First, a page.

Mental health stress yet to bite
Headspace Albany manager Andrew Wenzel is urging people to create a mental wellness plan amid “high risk” conditions for mental health.
New referrals at the Albany branch have dropped during the COVID-19 pandemic, but Mr Wenzel said he believed that was because the reality had not yet sunk in yet for many people.
He said WA had not felt the full mental impact of the pandemic, and he suspected the number of people with issues would rise as it had in the Eastern States.
“We are getting to the end of the novelty wearing off and a lot of people ... miss being around others,” he said. “The way the pandemic has panned out, the impact has been a bit delayed in WA.
“Probably, we will see an increase in some of the things that happen as a result of social isolation — family and domestic violence, potentially people turning to alcohol and drugs to cope with their feelings.”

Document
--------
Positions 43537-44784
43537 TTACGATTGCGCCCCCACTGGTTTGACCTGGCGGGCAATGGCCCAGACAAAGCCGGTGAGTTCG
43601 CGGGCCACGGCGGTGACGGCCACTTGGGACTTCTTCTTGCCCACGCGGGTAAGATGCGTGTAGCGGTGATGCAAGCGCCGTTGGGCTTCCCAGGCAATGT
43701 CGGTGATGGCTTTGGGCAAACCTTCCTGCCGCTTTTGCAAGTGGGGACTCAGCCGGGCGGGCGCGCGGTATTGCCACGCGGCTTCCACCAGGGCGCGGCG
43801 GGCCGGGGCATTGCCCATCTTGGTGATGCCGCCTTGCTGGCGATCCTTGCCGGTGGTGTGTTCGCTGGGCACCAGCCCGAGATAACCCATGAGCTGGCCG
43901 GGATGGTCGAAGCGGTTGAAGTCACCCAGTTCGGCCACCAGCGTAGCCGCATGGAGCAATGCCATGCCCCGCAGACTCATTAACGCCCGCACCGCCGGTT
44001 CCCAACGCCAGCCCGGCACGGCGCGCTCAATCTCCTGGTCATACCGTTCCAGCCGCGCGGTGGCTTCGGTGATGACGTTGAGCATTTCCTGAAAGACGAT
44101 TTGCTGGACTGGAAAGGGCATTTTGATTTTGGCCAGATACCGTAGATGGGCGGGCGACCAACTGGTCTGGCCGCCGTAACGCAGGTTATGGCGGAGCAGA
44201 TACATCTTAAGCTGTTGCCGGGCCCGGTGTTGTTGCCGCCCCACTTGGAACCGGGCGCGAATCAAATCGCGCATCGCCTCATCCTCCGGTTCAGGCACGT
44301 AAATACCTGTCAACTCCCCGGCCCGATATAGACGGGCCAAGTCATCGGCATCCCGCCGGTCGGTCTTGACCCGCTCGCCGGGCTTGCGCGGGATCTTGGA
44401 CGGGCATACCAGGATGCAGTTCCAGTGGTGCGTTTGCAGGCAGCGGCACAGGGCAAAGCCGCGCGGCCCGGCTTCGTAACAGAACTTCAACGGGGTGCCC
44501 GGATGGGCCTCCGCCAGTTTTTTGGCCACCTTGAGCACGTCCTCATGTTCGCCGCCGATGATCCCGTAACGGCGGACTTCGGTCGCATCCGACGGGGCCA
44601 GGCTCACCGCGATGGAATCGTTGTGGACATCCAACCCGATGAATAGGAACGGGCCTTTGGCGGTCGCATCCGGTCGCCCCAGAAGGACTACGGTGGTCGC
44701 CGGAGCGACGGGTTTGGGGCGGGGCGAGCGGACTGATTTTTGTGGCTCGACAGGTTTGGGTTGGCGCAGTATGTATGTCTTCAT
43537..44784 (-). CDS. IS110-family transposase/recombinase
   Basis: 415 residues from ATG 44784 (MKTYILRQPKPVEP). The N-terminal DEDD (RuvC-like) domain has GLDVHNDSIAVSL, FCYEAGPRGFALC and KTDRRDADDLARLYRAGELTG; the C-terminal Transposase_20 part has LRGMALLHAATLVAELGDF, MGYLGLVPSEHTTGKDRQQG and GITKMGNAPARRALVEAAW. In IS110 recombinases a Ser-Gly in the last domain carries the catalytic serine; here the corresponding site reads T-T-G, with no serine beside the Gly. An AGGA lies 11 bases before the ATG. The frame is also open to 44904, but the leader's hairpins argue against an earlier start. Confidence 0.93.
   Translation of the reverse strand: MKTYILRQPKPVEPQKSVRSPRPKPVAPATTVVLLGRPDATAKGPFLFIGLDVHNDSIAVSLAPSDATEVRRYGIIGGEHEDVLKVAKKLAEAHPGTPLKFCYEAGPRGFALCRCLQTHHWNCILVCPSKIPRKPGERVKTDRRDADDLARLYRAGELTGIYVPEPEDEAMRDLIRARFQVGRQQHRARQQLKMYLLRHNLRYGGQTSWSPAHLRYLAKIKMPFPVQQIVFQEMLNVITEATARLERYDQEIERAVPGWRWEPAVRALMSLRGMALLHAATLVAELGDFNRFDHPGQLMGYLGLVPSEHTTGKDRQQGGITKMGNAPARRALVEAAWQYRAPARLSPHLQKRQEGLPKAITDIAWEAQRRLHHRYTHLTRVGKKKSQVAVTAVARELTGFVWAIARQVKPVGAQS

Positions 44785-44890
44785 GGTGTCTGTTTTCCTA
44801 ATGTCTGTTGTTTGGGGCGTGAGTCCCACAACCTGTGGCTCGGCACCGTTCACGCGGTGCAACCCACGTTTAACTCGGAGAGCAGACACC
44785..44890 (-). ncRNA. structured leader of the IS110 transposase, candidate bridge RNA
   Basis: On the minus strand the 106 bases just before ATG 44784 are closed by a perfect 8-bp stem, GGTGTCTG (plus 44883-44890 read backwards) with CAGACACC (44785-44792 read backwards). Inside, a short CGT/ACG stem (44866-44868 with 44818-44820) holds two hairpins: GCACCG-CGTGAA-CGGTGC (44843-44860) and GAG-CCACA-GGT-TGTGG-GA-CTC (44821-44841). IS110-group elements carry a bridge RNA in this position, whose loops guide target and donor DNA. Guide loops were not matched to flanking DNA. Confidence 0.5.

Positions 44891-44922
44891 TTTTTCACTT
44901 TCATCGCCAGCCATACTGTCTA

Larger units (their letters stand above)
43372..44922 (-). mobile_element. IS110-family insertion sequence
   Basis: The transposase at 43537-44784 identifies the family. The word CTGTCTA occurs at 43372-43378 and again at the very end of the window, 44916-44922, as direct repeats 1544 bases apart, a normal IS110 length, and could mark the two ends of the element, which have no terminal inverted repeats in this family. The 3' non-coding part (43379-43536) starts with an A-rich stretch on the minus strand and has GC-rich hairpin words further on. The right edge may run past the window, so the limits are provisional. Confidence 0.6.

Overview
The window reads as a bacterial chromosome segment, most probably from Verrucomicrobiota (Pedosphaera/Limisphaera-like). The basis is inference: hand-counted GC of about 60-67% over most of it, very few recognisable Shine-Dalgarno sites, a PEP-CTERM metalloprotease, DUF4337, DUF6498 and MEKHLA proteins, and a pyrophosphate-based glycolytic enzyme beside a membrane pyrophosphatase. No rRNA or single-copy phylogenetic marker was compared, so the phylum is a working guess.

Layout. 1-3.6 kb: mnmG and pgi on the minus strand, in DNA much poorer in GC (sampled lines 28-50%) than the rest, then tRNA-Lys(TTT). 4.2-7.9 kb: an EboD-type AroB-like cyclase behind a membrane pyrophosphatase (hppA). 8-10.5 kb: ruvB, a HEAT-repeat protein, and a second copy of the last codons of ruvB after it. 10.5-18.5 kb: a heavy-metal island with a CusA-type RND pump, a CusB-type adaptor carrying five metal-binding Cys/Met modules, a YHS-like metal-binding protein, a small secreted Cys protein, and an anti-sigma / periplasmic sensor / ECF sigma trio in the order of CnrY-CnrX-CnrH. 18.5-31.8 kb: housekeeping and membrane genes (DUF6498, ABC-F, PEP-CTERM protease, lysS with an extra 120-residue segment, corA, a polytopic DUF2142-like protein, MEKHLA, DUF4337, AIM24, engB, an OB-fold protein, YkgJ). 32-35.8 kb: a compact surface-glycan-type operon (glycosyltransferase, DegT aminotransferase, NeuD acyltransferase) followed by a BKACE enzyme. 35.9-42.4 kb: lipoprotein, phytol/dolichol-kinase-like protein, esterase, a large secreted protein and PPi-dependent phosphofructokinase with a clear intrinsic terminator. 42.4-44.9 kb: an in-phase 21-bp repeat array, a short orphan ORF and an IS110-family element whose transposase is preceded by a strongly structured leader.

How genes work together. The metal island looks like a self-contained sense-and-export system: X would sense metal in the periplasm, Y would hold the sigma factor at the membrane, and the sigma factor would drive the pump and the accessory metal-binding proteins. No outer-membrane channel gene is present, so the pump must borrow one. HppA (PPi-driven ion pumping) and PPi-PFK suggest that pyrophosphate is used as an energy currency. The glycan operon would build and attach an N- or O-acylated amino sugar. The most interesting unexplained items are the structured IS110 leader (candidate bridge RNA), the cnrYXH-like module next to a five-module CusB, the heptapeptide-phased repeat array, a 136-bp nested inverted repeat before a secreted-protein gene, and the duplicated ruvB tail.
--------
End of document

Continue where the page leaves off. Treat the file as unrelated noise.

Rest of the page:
He said risk factors included the feeling of not having control, social isolation, economic fallout and the general disruption to daily life.
“People who have taken their mental health for granted before, or have been fortunate enough to have good mental health, need to look at the things they need to do to help them get through this,” he said.
Headspace Albany still offers face-to-face services but also runs phone and online services.
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